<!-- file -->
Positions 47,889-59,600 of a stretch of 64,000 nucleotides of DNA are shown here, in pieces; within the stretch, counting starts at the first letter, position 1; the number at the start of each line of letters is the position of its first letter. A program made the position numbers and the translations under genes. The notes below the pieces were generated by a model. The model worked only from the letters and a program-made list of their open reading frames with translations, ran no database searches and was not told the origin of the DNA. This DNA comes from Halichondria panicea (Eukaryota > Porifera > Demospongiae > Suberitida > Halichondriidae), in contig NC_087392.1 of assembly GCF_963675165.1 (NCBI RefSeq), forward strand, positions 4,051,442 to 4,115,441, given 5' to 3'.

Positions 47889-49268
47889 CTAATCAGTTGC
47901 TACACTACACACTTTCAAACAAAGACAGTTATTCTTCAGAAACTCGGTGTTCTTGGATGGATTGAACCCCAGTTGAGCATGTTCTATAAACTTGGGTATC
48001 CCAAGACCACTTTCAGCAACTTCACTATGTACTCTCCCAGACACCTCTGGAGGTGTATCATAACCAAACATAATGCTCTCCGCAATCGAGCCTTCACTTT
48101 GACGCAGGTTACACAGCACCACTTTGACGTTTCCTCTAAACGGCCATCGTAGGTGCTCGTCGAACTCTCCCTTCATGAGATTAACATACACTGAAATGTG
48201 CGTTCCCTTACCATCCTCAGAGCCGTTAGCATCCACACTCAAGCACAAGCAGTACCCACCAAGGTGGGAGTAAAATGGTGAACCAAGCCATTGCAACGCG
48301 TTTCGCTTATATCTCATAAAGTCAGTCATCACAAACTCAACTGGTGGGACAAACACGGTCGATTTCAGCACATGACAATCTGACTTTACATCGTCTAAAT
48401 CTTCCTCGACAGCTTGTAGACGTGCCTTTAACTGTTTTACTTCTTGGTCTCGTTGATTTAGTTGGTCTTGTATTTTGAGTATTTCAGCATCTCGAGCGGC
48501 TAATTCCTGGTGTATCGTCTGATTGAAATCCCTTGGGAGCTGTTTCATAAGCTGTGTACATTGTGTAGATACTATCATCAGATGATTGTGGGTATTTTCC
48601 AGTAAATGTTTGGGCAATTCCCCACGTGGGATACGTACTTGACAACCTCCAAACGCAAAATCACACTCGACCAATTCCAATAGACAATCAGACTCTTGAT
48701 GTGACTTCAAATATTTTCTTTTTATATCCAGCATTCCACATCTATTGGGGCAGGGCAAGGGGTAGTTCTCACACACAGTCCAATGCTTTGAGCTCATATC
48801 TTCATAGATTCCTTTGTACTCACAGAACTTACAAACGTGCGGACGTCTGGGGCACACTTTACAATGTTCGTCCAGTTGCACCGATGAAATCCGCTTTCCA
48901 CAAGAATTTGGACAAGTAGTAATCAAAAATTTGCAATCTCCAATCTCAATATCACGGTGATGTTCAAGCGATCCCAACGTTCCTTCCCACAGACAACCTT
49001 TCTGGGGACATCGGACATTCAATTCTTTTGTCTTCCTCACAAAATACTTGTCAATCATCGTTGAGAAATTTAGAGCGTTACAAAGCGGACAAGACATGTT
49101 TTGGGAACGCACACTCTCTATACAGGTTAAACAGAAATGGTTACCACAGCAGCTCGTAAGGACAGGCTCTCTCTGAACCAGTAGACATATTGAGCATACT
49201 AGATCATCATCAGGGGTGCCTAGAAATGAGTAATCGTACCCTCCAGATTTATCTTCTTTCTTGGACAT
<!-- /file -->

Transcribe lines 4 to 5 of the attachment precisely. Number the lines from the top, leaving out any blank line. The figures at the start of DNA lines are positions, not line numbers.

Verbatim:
47901 TACACTACACACTTTCAAACAAAGACAGTTATTCTTCAGAAACTCGGTGTTCTTGGATGGATTGAACCCCAGTTGAGCATGTTCTATAAACTTGGGTATC
48001 CCAAGACCACTTTCAGCAACTTCACTATGTACTCTCCCAGACACCTCTGGAGGTGTATCATAACCAAACATAATGCTCTCCGCAATCGAGCCTTCACTTT